Trump confidante Roger Stone’s recent conviction led some to wonder whether one article of impeachment might charge Trump with lying to federal investigators. The trial brought out that Stone had talked with Trump about WikiLeaks’ stash of hacked emails from Hillary Clinton’s campaign. But Trump told Mueller, in a written interrogation, that he had not talked about this with Stone. Lying to federal investigators is a felony as well as an obstruction of justice.
One of Nixon’s three articles of impeachment charged him with refusing to turn over some material documents to the House Judiciary Committee. But this was cited as one piece in a broad pattern of obstructing justice. That was what made the charge compelling.
Today’s House Democrats could have done the same thing; they could have placed Trump’s defiance of Congress in a broad criminal pattern of obstructing justice. By ignoring the broad pattern, by not even charging him with obstructing justice, by isolating this offense as merely a dissing of Congress, they considerably weakened their case. As Republicans have argued (and in this instance, they have a point), the Democrats could have remedied the offense by subpoenaing key witnesses and by appealing Trump’s defiance to the courts. Democrats countered that this would have taken months, allowing Trump to play out the clock until the next election, which he might still try to tamper with. They have a point, too, but it isn’t a compelling argument, on its own, for removing a president.
More than 40 years ago, the various committees investigating Watergate, as well as the special prosecutor, were vigorous and far-reaching. Seven senior officials were sentenced to prison for their roles in the break-in or the cover-up. And the process did take a lot of time. John Dean, Nixon’s White House counsel, delivered his breakthrough whistleblowing testimony before the Senate Watergate Committee in June 1973. Nixon resigned more than a year later, in August 1974.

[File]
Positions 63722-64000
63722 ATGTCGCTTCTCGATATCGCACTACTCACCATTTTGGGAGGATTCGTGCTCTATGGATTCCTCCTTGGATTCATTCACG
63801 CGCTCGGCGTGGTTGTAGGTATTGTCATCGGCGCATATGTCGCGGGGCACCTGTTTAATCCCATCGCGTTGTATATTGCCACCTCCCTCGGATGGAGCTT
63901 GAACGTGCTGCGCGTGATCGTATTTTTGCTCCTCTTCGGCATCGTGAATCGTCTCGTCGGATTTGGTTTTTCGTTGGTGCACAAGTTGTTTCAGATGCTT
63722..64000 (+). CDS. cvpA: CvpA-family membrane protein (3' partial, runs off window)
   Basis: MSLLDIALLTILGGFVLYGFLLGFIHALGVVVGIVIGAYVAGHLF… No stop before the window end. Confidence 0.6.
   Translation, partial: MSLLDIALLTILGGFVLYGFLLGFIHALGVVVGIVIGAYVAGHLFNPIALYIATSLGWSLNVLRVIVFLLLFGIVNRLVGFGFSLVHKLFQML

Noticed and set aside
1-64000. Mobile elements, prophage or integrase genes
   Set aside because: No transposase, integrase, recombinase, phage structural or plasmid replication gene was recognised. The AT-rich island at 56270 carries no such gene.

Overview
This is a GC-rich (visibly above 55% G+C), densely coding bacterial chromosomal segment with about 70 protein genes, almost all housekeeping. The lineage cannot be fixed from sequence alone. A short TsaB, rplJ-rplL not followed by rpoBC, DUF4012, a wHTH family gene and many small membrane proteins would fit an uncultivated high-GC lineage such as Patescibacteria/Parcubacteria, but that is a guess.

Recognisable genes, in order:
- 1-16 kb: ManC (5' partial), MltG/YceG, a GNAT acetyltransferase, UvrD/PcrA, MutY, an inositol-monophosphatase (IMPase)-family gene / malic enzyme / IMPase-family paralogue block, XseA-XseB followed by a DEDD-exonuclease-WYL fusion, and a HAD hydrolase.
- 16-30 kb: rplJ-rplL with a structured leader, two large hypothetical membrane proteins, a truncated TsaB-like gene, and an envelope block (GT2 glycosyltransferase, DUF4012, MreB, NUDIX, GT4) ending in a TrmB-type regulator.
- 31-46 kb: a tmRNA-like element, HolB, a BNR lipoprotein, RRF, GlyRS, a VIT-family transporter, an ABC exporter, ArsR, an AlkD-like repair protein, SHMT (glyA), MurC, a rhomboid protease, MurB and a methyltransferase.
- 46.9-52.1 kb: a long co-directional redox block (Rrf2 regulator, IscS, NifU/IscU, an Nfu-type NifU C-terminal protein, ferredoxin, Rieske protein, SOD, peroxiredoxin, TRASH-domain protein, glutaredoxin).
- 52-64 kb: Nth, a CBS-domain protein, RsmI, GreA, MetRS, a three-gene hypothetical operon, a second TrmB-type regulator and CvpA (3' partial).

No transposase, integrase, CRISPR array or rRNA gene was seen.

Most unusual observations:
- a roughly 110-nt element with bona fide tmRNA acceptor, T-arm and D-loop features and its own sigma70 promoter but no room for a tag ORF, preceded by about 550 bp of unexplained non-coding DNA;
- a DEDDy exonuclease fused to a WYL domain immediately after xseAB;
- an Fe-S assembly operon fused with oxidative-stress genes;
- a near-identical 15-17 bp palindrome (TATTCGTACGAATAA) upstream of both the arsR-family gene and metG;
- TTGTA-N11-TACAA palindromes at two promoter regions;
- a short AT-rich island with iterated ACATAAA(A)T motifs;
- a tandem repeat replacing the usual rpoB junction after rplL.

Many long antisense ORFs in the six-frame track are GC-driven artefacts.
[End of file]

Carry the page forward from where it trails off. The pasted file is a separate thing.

It might also have helped if Mueller hadn’t been so hemmed in. As we learned after the report was filed, he deliberately stayed away from issues involving counterintelligence, referring more than a dozen findings (most of them highly classified, blacked out in the report’s appendix) to the Justice Department, which will almost certainly not follow through, given Attorney General William Barr’s outsize loyalty to the president.
Why did Pelosi and the other House Democratic leaders take a softer approach than they might have? There are a few possible explanations. First, the Democrats won back the House in 2018 due mainly to victories by moderates in districts that had voted for Trump in 2016. Some of these moderates were queasy about an impeachment inquiry until the revelations about Trump’s extortion of Ukraine. With that, they could come out in favor of an impeachment inquiry as a national-security issue. Pelosi, who had resisted pressure to impeach until this point, switched when she was assured that the moderates—and thus her party’s control of the House—could survive the turbulence ahead. But this meant focusing the investigation, and the subsequent articles of impeachment, exclusively on Ukraine—and putting everything about the Mueller report, which did not pan out as some expected, behind them.
Several Democrats have observed that a long, sometimes muddy debate over Trump’s alleged high crimes and misdemeanors might not be the best use of airtime to win back the White House next year. Better to get this business over with before the summer conventions—and then get back to attacking Trump for his positions on health care, education, and other issues where the Democrats’ views are more popular.
On the other hand, the limited impeachment might also make Democrats appear weak—and the Republicans emerge more triumphant—by presenting a less-than-full-throated pair of indictments and yet still failing to oust Trump from office.
In a way, Trump has placed the Democrats in a trap. On the one hand (this was Pelosi’s position until recently), impeachment might be a distraction from the election and so might hurt Democratic candidates. On the other hand, Trump’s actions, especially after the Ukraine scandal, have been so abusive and obstructive that anyone devoted to the rule of law would have to go down this road. If Trump’s actions aren’t impeachable offenses, we might as well scratch out the impeachment clauses of the Constitution.
So here we are. The House will almost certainly impeach Trump. But it takes two-thirds of the Senate to convict a president. This would require 20 Republicans to vote against Trump, and it’s hard to imagine any event more unlikely. Was it the better choice, then, for the Democrats to get this over with as quickly as possible? Or would it have been better to make the most of it and bludgeon Trump with the widest array of facts against him? We’ll find out in November.